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    Earthquake Earthquake Presentation Transcript

    • Earthquake
      • Foci – location inside earth where an earthquake starts
      • Epicenter – Point on earth’s surface directly above the focus
    • Anatomy of Earthquakes
      • Amount of Damage is dependant on depth
      • Foci is close to surface – lots of damage
      • Foci is far from surface – little damage – energy has to travel a long way
    • Seismic waves – p 529
      • 3 Types: P, S, and L
      • L waves – surface waves – roll along the earth’s surface
      • Body waves: P and S waves
      • Body waves travel faster than surface waves- feel p and s waves first after an earthquake
    • Body waves
      • P wave- Primary wave -first to arrive
        • Ground squeezes and streches in the direction of wave travel
        • Travels through solids and liquids
      • S wave- secondary wave -second to arrive
        • Ground is perpendicular (90) to direction of wave travel
        • Travels through solids but not liquids
        • Another name for S-wave is shear wave
    • Smaller amplitude than surface (L) waves, but faster, P arrives first P and S waves
    • Two Types of Surface Waves Most of the destruction Larger amplitude than body waves
    • Why do P waves reach stations before S?
      • Outer core is Liquid – S waves can’t travel through, but p can p 530
    • Surface waves
      • L wave – Travels along the earth’s surface
      • Last to arrive
      • Ground motion is a rolling action like ripples on a pond
    • Seismology
      • Seismometers - instruments that record seismic waves
          • Records the movement of Earth in relation to a stationary mass on a rotating drum or magnetic tape
    • A seismograph designed to record vertical ground motion The heavy mass doesn’t move much The drum moves
    • Lateral Movement Detector In reality, copper wire coils move around magnets, generating current which is recorded.
      • Seismograms tell :
      • How long an earthquake lasted and the amount of ground shaking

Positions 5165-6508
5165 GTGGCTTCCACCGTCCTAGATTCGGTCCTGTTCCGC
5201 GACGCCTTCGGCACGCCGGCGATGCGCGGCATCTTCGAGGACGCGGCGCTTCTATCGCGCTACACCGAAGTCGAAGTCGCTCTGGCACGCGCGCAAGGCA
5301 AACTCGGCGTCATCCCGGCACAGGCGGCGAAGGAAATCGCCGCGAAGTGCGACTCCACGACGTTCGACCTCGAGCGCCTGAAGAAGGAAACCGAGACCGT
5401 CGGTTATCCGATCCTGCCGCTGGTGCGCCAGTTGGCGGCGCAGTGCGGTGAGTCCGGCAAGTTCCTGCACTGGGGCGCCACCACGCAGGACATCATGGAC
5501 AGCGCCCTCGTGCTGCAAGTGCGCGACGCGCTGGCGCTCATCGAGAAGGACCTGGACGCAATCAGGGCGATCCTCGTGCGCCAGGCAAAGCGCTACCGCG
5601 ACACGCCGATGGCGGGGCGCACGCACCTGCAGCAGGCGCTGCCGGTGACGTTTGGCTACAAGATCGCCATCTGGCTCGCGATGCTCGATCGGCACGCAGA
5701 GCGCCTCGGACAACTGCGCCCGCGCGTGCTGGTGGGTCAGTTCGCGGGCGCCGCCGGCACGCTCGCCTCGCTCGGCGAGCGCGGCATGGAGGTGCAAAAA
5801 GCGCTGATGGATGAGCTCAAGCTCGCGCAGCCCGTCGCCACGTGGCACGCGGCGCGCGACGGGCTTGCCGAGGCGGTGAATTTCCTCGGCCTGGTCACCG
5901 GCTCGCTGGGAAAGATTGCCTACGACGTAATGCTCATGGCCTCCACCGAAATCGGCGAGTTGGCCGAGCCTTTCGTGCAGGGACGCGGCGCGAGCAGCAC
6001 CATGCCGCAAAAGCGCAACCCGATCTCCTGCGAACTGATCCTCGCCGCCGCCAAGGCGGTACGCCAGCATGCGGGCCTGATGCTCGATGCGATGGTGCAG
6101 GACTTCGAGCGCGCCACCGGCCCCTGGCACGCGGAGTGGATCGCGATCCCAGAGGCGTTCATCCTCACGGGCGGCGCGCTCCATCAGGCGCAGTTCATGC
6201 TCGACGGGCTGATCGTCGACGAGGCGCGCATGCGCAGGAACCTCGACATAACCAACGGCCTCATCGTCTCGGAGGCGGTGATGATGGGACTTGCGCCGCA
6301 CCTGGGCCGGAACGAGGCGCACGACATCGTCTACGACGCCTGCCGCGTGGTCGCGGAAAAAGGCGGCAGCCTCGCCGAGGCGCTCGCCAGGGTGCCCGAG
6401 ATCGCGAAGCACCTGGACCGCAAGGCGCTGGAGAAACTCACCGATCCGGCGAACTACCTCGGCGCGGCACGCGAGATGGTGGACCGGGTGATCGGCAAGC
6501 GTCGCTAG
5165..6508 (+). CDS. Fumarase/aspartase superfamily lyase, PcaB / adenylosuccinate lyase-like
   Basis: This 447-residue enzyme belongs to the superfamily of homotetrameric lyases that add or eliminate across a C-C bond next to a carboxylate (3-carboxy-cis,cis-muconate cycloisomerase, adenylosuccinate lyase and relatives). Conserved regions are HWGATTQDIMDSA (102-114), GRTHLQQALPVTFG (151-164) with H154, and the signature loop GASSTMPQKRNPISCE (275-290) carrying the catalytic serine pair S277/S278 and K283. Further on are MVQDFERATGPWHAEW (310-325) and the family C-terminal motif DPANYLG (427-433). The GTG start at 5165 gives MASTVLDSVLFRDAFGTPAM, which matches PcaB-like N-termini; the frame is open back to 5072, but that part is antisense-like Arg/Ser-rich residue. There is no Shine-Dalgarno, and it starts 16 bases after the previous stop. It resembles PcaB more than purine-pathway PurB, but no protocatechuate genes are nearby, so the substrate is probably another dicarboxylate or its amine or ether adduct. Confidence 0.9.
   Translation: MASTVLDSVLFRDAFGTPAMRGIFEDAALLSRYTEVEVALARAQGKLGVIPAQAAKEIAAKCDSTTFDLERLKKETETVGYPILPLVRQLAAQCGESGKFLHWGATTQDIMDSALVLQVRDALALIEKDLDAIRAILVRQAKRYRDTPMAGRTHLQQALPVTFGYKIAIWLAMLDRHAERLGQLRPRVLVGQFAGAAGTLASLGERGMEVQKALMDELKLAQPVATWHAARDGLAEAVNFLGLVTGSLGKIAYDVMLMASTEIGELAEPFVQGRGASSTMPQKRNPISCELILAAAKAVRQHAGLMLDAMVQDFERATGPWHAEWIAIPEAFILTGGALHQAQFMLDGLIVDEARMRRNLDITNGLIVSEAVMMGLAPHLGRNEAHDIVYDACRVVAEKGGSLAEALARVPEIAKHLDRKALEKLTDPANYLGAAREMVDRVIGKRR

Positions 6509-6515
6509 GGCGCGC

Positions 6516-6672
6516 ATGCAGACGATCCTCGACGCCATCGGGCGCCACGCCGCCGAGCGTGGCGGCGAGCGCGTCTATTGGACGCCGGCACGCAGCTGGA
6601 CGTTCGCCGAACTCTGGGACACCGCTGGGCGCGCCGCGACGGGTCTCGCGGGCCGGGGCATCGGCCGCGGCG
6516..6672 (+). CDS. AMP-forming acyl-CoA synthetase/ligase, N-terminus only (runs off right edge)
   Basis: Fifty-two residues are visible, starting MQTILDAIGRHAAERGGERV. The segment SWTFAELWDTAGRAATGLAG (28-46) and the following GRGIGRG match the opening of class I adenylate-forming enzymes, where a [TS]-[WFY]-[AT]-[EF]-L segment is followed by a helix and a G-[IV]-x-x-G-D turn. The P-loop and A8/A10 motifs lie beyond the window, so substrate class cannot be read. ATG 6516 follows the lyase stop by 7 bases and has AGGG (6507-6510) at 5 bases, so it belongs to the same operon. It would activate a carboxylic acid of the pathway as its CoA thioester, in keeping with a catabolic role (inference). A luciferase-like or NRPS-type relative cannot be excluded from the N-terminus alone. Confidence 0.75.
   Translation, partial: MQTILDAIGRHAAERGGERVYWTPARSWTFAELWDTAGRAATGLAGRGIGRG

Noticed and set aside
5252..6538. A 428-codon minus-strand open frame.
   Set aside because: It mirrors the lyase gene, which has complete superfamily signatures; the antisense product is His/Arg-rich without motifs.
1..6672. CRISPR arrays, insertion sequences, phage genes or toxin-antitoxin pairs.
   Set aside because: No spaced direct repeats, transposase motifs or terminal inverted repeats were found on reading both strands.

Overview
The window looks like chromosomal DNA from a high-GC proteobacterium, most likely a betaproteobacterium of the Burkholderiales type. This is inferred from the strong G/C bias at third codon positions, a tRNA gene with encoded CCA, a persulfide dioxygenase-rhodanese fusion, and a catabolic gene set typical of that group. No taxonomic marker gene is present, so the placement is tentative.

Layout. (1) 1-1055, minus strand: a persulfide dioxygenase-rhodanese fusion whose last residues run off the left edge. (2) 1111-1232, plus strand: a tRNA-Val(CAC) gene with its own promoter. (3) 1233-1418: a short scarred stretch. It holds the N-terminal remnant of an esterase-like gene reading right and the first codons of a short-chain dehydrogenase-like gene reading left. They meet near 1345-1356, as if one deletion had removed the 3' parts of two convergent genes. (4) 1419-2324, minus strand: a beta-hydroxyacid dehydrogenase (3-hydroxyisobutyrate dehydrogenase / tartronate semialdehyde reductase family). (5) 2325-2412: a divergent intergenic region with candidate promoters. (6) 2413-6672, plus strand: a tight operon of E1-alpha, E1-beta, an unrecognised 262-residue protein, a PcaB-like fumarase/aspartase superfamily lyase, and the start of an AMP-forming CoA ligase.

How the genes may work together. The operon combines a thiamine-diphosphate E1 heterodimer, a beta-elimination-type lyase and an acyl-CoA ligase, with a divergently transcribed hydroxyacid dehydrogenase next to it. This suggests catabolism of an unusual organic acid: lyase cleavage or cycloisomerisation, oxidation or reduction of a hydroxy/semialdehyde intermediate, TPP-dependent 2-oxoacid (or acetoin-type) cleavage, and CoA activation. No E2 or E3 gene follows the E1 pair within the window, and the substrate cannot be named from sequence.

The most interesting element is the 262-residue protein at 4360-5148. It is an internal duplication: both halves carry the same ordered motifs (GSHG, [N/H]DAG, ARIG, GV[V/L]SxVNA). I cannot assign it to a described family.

• Magnitude – rates the strength of an earthquake
      • Higher the magnitude the stronger the earthquake
      • Each 1 step increase in magnitude = 10 times the size of seismic waves
      • Seismograms determine how fast seismic waves are travelling.
      • Look at p531
      • P waves = 5.5 min and S = 10 min
    • Earthquake focus and epicenter
    • Note how much bigger the surface waves are Body Waves Delay between P and S arrivals gives distance to epicenter
    • Graph to find distance to epicenter
      • Don’t need to know the next few slides, but it is cool to do ;)
      • Locating the epicenter of an earthquake
          • Three seismographs needed to locate an epicenter
          • Each station determines the time interval between the arrival of the first P wave and the first S wave at their location
          • A travel-time graph then determines each station’s distance to the epicenter
    • Locating Earthquake Epicenter
      • Locating the epicenter of an earthquake
          • A circle with radius equal to distance to the epicenter is drawn around each station
          • The point where all three circles intersect is the earthquake epicenter
    • Epicenter located using three seismographs
      • Earthquake Belts
      • 95% of energy released by earthquakes originates in narrow zones that wind around the Earth
          • These zones mark of edges of tectonic plates
    • Locations of earthquakes from 1980 to 1990 Broad bands are subduction zone earthquakes, narrow are MOR 80% of seismic energy around Pacific Rim